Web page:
- an object, usually marked with concentric circles, to be aimed at in shooting practice or contests.
- any object used for this purpose.
- anything fired at.
- a goal to be reached.
- an object of abuse, scorn, derision, etc.; butt.
- Fencing. the portion of a fencer's body where a touch can be scored.
- a disk-shaped signal, as at a railroad switch, indicating the position of a switch.
- the sliding sight on a leveling rod.
- any marker on which sights are taken.
- a small shield, usually round, carried by a foot soldier; buckler.
- that is or may be a target or goal: The target group consisted of college graduates who earned more than $50,000 a year.
- to use, set up, or designate as a target or goal.
- to direct toward a target: The new warheads can be targeted with great precision.
- to make a target of (an object, person, city, etc.) for attack or bombardment.
- target (in) on, to establish or use as a target or goal: The club is targeting on September for the move to larger quarters.
- on target,
- properly aimed or on the right course toward a target.
- accurate, correct, or valid: Their description of the event was on target.
- filling or meeting a requirement or expectations: The amount of supplies we took was right on target.
Origin of target
SynonymsSee more synonyms on Thesaurus.com
Examples from the Web for targeting
In this war, the targeting is often happening on computer monitors thousands of miles away, capturing images from drones.Pentagon Doesn’t Know How Many People It’s Killed in the ISIS War
Nancy A. Youssef
January 7, 2015
Targeting pods can bulge out a bit, and leak out unwanted signals.Newest U.S. Stealth Fighter ‘10 Years Behind’ Older Jets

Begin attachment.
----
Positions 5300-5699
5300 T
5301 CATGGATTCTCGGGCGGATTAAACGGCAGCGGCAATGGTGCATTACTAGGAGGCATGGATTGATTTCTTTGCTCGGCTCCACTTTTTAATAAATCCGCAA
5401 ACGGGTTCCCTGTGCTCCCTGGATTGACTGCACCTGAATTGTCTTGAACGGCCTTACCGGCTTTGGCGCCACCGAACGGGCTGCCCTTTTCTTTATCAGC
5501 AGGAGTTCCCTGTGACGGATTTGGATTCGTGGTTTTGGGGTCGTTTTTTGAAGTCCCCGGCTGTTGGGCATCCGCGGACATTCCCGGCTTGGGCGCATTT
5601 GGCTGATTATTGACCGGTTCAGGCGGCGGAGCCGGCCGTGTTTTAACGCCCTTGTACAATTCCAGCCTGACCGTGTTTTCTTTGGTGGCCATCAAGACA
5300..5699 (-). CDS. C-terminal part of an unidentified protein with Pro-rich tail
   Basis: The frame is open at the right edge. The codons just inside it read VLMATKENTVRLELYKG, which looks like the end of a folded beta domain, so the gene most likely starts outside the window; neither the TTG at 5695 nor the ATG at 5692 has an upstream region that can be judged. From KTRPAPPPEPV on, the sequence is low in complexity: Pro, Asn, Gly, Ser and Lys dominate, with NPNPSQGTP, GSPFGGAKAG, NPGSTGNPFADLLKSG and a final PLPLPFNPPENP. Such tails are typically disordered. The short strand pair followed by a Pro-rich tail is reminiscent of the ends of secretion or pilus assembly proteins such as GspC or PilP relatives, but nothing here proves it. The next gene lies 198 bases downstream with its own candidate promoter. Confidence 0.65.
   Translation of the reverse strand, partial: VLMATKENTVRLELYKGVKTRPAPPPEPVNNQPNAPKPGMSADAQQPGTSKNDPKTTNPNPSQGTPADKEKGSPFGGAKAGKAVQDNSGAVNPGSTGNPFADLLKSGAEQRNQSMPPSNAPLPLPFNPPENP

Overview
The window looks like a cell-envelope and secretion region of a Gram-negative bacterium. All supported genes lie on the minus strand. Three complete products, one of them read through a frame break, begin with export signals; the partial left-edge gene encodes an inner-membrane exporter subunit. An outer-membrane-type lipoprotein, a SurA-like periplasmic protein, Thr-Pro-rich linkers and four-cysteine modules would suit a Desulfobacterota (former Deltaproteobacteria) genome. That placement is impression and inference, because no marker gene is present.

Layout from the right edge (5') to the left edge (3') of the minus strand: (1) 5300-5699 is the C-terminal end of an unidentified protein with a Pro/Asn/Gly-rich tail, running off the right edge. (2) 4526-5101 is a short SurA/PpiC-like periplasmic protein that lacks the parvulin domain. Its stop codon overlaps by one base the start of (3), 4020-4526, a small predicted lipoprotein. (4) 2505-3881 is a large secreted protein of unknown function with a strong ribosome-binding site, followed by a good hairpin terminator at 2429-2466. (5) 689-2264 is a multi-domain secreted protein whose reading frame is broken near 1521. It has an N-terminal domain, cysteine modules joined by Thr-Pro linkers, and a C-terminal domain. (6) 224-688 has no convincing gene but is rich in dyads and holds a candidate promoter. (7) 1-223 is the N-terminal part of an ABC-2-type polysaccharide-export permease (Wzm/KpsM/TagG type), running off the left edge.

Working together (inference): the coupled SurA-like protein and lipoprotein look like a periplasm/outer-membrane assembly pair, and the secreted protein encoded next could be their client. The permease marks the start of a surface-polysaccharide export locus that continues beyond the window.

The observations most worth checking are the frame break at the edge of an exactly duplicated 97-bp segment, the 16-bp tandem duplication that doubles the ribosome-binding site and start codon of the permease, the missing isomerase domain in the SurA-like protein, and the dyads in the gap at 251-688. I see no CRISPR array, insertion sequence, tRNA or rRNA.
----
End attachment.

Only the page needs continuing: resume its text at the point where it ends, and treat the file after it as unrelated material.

December 26, 2014
Targeting her upper back, Couple sat cross-legged on a table while she whipped her slave.Dungeons and Genital Clamps: Inside a Legendary BDSM Chateau
December 20, 2014
This was from the time when the IRS was targeting conservative groups.The IRS Email Double Standard
November 25, 2014
The coalition airstrike was targeting a base used by al Nusrah, the local al Qaeda affiliate.Exclusive: America’s Allies Almost Bombed in Syrian Airstrikes
September 30, 2014
It was clear that they were targeting on the Swift cargo jet.Tom Swift and The Visitor from Planet X
Fate gives no guarantee of responsibility for the targeting of the Love-God's darts.Destiny
Charles Neville Buck
If he thinks that by targeting innocent civilians in Israel and Saudi Arabia, that he will gain an advantage--he is dead wrong.
He tugged back on the wheel suddenly, targeting a cumulous bank with his spinner.Desire No More
Algirdas Jonas Budrys
The usual distance for targeting a new gun is thirty yards, and the standard circle is thirty inches.Outdoor Sports and Games
Claude H. Miller
- an object or area at which an archer or marksman aims, usually a round flat surface marked with concentric rings
- (as modifier)target practice
- any point or area aimed at; the object of an attack or a takeover bid
- (as modifier)target area; target company
- a fixed goal or objectivethe target for the appeal is £10 000
- a person or thing at which an action or remark is directed or the object of a person's feelingsa target for the teacher's sarcasm
- a joint of lamb consisting of the breast and neck
- surveying a marker on which sights are taken, such as the sliding marker on a levelling staff
- (formerly) a small round shield
- physics electronics
- a substance, object, or system subjected to bombardment by electrons or other particles, or to irradiation
- an electrode in a television camera tube whose surface, on which image information is stored, is scanned by the electron beam
- electronics an object to be detected by the reflection of a radar or sonar signal, etc
- on target on the correct course to meet a target or objective
- to make a target of
- to direct or aimto target benefits at those most in need
Word Origin and History for targeting
c.1400, "shield," diminutive of late Old English targe, from Old French targe "light shield," from Frankish *targa "shield" (cf. Old High German zarga "edging, border," German zarge, Old English targe, Old Norse targa "shield"), from Proto-Germanic *targo "border, edge." Meaning "object to be aimed at in shooting" first recorded 1757, originally in archery. Target audience is by 1951, early reference is to Cold War psychological warfare.
"to use as a target," 1837, from target (n.). Related: Targeted; targeting.
- One to be influenced or changed by an action or event.
- A desired goal.
- A usually metal part in an x-ray tube on which a beam of electrons is focused and from which x-rays are emitted.
- A target organ.